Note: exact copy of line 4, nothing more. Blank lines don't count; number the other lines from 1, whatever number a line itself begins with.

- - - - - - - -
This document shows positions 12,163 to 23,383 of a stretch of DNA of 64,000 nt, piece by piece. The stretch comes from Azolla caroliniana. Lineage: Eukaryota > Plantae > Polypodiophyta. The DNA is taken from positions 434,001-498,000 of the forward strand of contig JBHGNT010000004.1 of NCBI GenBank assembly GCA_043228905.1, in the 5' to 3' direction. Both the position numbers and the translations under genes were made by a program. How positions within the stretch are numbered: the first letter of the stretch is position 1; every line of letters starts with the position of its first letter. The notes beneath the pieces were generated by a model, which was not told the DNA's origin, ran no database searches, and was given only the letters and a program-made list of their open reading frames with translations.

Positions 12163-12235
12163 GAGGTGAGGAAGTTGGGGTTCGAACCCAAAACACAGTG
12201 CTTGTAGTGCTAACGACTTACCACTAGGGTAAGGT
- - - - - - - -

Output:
12201 CTTGTAGTGCTAACGACTTACCACTAGGGTAAGGT